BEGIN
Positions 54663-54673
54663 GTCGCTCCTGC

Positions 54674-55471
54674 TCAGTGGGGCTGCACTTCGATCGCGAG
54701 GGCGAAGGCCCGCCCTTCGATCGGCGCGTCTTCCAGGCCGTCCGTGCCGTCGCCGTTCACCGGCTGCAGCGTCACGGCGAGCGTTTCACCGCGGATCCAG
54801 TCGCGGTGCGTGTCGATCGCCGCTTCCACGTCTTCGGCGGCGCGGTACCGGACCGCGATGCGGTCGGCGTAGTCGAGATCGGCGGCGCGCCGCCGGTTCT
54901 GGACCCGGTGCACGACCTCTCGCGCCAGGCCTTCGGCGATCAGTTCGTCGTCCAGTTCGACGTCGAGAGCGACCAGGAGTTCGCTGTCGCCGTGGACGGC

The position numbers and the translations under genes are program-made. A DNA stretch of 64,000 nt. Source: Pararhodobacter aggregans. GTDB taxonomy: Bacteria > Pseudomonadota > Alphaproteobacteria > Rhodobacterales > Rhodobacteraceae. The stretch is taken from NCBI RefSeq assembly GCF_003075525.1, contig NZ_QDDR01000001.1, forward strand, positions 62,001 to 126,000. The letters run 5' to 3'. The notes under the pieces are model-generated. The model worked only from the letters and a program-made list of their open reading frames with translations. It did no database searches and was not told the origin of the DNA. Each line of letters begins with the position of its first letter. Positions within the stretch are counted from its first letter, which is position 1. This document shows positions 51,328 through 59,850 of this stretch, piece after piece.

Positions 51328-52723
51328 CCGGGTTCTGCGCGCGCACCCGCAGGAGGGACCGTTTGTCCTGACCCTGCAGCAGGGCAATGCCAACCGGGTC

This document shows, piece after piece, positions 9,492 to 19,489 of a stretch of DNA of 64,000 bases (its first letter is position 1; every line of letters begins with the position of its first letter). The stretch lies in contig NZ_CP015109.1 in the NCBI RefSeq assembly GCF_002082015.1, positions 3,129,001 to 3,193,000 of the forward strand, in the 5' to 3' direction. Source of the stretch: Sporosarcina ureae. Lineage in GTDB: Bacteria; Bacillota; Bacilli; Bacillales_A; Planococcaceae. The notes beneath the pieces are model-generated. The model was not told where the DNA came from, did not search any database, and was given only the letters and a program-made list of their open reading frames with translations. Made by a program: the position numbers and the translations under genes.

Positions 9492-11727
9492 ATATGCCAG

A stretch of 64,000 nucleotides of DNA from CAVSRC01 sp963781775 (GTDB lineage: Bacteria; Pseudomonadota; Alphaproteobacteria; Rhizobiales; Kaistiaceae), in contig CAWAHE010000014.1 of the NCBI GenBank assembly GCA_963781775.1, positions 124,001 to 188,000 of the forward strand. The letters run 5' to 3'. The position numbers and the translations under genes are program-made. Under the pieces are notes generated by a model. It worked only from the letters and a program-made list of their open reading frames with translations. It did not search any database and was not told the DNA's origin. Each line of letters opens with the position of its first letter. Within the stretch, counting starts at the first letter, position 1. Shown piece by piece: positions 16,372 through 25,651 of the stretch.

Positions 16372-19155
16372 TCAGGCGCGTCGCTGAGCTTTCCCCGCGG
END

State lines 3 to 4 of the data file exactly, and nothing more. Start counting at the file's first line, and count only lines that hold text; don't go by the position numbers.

Positions 54674-55471
54674 TCAGTGGGGCTGCACTTCGATCGCGAG